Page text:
In fantasy novels, the epic duel of mages is always a dramatic and flashy affair. In Dungeons and Dragons, not so much. A primary archetype of the fantasy mage duel is that the opponents unleash epic forces to counter and nullify the enemy's castings. But under the third edition rules of D&D, it's not that easy to counter an enemy spell, and a mage hoping to nullify her enemy's magic has an uphill fight.
A would-be counterspeller must jump several hurdles. First, ready an action. Second, identify the enemy's spell with a Spellcraft check. Third, if you have the right spell prepared or have it available, cast the counterspell. Ugh.
The biggest problem? What if you don't have the right spell prepared, or if the correct spell is not part of your repertoire?
Well, the Improved Counterspell feat helps a lot:
That makes it easier, since it broadens the range of spells you can use as counters. With this feat, you can counter a Fireball (level 3 evocation) with an Ice Storm (level 4 evocation). Or with any level 4 or higher evocation.
Improved Counterspell [General]
Benefit: When counterspelling, you may use a spell of the same school that is one or more spell levels higher than the target spell.
Normal: Without this feat, you may counter a spell only with the same spell or with a spell specifically designated as countering the target spell.
In some ways, that makes the sorcerer the best counterspeller, since he can cast spontaneously that higher level alternative spell. But a sorcerer knows a limited number of spells, and may not know a higher level conjuration, say. In that case, maybe the ultimate in countering would be the caster who can Heighten a lower level spell on the fly and use it counter an enemy casting. Ideally, you could Heighten a Magic Missile to level 4 and use it to counter a Fireball (using a 4th level spell slot to do so).
But, alas, if you try that, you trip over the first of the hurdles I mentioned. Look back up there at the first hurdle: Ready an action. The rules say that "You can ready a standard action, a move action, or a free action." But spontaneously casting a Heightened spell is almost always a full round action, as the rules say: "If the spells normal casting time is 1 standard action, casting a metamagic version is a full-round action for a sorcerer or bard." So you cannot ready a spontaneously cast metamagic spell because the casting time is too long.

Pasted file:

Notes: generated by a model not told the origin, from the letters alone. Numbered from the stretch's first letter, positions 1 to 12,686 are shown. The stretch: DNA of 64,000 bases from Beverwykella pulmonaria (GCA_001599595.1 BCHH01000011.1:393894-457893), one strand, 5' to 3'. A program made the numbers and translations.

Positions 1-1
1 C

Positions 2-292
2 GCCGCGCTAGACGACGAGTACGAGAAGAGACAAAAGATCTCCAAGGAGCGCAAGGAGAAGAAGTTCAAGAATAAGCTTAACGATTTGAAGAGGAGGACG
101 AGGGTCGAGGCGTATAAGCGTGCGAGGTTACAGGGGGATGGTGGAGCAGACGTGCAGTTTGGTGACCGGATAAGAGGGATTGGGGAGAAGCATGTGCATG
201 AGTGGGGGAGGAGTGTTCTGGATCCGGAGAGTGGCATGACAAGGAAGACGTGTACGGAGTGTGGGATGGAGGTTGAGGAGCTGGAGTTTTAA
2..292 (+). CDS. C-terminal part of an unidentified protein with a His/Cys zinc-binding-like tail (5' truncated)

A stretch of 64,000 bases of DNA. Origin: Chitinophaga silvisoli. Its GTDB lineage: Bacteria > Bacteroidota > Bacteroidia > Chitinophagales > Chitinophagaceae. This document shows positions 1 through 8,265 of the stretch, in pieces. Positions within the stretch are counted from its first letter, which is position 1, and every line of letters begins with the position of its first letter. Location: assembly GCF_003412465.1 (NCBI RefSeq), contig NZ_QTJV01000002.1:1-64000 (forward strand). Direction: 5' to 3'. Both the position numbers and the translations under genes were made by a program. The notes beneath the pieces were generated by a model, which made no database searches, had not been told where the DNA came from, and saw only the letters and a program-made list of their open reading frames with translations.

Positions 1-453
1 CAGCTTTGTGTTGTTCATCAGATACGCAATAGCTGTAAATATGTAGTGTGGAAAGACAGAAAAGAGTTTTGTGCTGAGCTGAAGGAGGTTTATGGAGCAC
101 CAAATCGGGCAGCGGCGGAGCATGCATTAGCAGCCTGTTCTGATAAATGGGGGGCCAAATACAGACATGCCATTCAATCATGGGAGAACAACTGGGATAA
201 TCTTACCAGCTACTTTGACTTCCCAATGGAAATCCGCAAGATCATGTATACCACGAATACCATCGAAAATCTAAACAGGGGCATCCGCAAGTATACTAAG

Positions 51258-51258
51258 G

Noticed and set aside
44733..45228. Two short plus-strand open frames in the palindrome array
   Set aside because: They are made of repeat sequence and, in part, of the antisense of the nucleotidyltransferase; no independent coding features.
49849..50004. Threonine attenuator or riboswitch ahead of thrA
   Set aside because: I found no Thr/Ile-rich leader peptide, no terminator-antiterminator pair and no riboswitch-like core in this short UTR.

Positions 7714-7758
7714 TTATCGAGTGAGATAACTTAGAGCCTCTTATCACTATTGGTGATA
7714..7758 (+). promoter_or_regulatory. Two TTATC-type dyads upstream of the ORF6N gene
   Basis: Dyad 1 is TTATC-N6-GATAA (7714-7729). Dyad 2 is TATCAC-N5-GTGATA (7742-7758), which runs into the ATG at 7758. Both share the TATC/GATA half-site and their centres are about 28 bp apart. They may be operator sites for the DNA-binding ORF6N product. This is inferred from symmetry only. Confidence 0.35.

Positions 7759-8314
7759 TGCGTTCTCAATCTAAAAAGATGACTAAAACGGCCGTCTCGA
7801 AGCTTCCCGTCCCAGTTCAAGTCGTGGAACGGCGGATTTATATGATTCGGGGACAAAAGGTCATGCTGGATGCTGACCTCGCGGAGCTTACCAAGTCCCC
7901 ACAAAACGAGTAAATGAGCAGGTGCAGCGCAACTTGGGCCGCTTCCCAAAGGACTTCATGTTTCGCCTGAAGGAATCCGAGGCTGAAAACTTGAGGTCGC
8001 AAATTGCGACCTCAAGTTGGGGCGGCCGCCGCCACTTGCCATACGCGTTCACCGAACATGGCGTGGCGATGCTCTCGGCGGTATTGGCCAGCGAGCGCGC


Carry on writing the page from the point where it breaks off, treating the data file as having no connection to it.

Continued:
But have I got a loophole for you! OK, casting a Heightened spell with a casting time of one standard action lengthens the casting time to a full round action. That's why you simply cannot cast a Quickened spontaneous spell. It would be paradoxically self-defeating -- the rule that a spontaneous metamagic spell takes longer to cast trumps a metamagic feat that shortens casting time.
Still with me? Okay, now, to cast a spell with a longer base casting time, add another full round action. For example, a druid wanting to Empower a spontaneously cast Summon Nature's Ally III (to be able to summon as many porpoises as possible, say) takes one round and one full round action to do so. However, what if you use a metamagic feat to cast a spell with a base casting time of less than one standard action?
There's only one of those in the core rules: Feather Fall. Casting it is a free action (or an "immediate action" if you use the rules revision that came later). So casting a Heightened Feather Fall should increase the casting time -- I would rule, to a standard action. That means you CAN cast a Heightened Feather Fall as part of a readied Counterspell!